[plaintiff’s] investment would be handled with, at a minimum, ordinary care and reasonable
diligence. She also alleged that pursuant to the agreement, “no financing, production and and/or
management fees would be paid out of funds contributed by [plaintiff] to WEC I. Plaintiff
maintained that these defendants materially breached the agreement by “causing financing,
production and/or management fees to be paid to Worldview Inc. and/or Holdings” and by
“deploying more than $7 million of [plaintiff’s] funds loaned to WEC II despite the fact that the
minimum capital raise of $30 million had never been reached.”17 Plaintiff further alleged that
these defendants failed to engage in any reasonable care in managing the funds, including
transferring at least $6 million to [The Weinstein Company] without any agreement in place.

Like the other breach of contract allegations, the motion court found the foregoing allegations to
be derivative in nature.


The difference between a direct and derivative claim is not always easy to discern. For many
practitioners, even those who devote most of their practice litigating derivative claims, the
distinction between the two types of claims can be elusive. Nuance and subtlety often rule the
day, leading to confusion and uncertainty. The consequences of such confusion can (and often
will) result in dismissal of one’s claims.


  1. Accredited Aides Plus, Inc. v. Program Risk Mgmt., Inc., 147 A.D.3d 122, 132 (3d Dept. (2017) (citation and internal quotation marks omitted).
  2. Yudell v. Gilbert, 99 A.D.3d 108, 113 (1st Dept. 2012).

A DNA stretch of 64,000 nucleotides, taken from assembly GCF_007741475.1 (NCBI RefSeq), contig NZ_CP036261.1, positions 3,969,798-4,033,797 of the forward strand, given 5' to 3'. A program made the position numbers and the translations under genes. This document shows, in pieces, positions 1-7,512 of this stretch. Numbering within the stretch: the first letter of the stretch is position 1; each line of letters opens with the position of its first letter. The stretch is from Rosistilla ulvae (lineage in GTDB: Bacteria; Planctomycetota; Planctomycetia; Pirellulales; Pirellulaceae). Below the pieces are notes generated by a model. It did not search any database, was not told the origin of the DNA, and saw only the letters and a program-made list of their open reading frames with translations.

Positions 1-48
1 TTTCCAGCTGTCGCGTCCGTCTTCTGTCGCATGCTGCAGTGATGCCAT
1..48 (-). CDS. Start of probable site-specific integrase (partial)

3. Abrams v. Donati, 66 N.Y.2d 951, 953 (1985); Serino v. Lipper, 123 A.D.3d 34, 40 (1st Dept. 2014).
  4. Tooley v. Donaldson Lufkin & Jenrette, Inc., 845 A.D.2d 1031, 1038 (Del. 2004).
  5. Yudell, 99 A.D.3d at 114 (internal quotation marks and citations omitted); Maldonado v. DiBre, 140 A.D.3d 1501, 1503-1504 (3d Dept. 2016).
  6. Maldonado, 140 A.D.3d at 1504 (internal quotation marks and citation omitted).
  7. Yudell, 99 A.D.3d at 114.
  8. Serino, 123 A.D.3d at 40; Patterson v. Calogero, 150 A.D.3d 1131, 1133 (2d Dept. 2017) (even where individual harm is claimed, if it is confused with or embedded in the harm to the corporation, it cannot stand separately).
  9. Serino, 123 A.D.3d at 41.
  10. Slip Op. at *5.
  11. Id. (citing, Sajust, LLC v. Mendelow, 198 A.D.3d 582, 582-583 (1st Dept. 2021); and Yudell, 99 A.D.3d at 115).
  12. Id. at *6.
  13. Id. (quoting, Serino, 123 A.D.3d at 40).
  14. Id.
  15. Id. (quoting, the second amended complaint).
  16. Id. at 6-7.
  17. Id. at *10 (quoting, the second amended complaint).

Jeffrey M. Haber is a partner and co-founder of Freiberger Haber LLP.
This article is for informational purposes and is not intended to be and should not be taken as
legal advice.